Virgin Media customers trying to downgrade their television packages following the loss of several popular channels are being told that they can only do so if they sign a new 12-month contract.
Two weeks ago a financial dispute between UKTV and Virgin led to the cable provider withdrawing 10 of its most popular TV channels – including Dave, Drama and Yesterday. The move led to many of Virgin’s 4 million customers wondering why they were paying for a TV service they could get for nothing with a basic Freeview box.
Reader Kate Losowsky, from London, described her attempt to downgrade her broadband TV package as “hell”. She pays Virgin £80 a month, or £960 a year, for her TV, internet and phone package.
“Once they removed the UKTV channels, which are the ones I watch, I had to buy a new TV with Freeview to get them back. I’ve been trying to downgrade my package, but I have been told that they will not let me do so unless I sign up to a new 12-month contract and lock me in for another year. That doesn’t seem right,” she says.
Julia Burrows, from Bristol, is similarly nonplussed by Virgin’s stance. She has been told that if she wants to ditch her basic TV package her bill will rise from £60 to £75 a month. “Before calling we tried to view our contract online on our Virgin account, but it stated it could not find any contract,” she says.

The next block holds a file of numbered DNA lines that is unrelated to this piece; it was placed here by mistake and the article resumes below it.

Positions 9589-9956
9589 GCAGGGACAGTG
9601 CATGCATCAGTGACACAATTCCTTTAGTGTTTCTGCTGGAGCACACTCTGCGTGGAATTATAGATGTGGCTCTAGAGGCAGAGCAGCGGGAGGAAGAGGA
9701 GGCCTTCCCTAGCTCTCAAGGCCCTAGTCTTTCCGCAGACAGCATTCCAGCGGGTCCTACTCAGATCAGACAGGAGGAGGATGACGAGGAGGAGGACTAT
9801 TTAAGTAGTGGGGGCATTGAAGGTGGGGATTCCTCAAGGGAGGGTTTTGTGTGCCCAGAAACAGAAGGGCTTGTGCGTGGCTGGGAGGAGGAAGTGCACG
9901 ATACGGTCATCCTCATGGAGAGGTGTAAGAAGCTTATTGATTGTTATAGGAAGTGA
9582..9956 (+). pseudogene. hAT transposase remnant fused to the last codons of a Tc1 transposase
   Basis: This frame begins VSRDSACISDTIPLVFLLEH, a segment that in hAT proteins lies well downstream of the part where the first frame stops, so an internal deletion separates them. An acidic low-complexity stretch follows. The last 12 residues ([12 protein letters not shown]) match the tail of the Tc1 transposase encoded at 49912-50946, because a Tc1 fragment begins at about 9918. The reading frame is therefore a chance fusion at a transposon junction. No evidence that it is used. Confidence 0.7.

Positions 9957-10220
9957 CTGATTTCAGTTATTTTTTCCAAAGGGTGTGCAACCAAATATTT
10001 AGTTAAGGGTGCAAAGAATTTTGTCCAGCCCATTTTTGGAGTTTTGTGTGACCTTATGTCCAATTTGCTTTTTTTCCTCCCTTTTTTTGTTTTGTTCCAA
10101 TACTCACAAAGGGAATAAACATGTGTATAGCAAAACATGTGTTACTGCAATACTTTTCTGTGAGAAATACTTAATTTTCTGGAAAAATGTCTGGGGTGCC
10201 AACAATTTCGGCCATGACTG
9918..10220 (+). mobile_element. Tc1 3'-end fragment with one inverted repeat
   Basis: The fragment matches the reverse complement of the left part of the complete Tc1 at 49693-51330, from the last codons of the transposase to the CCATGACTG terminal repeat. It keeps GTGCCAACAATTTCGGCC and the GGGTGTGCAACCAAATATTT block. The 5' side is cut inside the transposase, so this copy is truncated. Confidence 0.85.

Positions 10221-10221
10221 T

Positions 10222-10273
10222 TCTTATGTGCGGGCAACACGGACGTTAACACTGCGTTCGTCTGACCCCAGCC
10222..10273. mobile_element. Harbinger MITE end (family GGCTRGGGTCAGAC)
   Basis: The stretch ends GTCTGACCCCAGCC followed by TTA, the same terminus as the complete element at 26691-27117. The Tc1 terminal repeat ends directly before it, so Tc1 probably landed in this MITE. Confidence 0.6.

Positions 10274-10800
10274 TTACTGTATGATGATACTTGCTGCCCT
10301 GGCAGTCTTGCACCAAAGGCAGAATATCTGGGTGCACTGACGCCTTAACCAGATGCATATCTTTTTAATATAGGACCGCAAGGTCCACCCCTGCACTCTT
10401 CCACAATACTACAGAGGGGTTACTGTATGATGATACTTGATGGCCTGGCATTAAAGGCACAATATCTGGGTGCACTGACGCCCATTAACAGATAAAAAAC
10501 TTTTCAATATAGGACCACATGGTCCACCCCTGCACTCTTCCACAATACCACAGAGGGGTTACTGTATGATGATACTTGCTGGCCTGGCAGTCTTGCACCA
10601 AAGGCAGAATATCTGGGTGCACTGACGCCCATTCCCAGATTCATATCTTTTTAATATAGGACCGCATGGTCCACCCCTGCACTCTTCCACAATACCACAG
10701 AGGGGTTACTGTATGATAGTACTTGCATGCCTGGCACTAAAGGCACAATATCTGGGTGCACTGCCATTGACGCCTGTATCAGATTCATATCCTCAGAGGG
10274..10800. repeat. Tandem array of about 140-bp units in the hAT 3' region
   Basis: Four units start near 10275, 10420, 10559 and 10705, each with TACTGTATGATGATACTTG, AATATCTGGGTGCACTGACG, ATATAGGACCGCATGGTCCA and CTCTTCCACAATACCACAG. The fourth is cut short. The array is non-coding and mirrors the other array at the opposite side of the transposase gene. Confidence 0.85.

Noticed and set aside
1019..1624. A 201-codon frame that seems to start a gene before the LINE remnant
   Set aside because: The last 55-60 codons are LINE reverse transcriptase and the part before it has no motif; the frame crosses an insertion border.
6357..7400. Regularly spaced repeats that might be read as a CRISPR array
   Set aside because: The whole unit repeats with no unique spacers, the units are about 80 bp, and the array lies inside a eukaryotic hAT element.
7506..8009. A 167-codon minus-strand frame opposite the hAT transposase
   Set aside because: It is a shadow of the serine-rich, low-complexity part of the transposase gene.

“We also looked at the price that a new customer pays for a landline and internet deal, which is £44 a month. We didn’t expect to pay this, but we didn’t expect the bill to rise. We have researched other providers, but the internet speeds are very poor. It feels like we are trapped in a deal we don’t want,” she says.
At one stage it looked as though Virgin Media customers were also going to lose access to ITV channels, although this was averted when the firms struck a deal earlier this week.
The problem many Virgin customers face is that they have no working Openreach phone line at home. Virgin delivers its services by cable, so those switching to BT, Sky or TalkTalk may require a new line to be installed, which can be a lengthy process.
Ofcom, the media regulator, has so far declined to intervene to say whether affected consumers should be allowed to leave penalty free.
A Virgin Media spokesperson said it has offered both readers lower bills: “We’re are as frustrated as our customers that UKTV has removed its channels from Virgin TV. We are ready to bring back UKTV’s free channels for our customers immediately with UKTV’s permission. These are available for free over the air and online.”
Ofcom has told the landline/broadband providers that it wants them to inform customers when they come off their minimum contract period, after finding that 10m households are probably overpaying because they did nothing at the end of their contract. The news rules will be consulted upon for two months.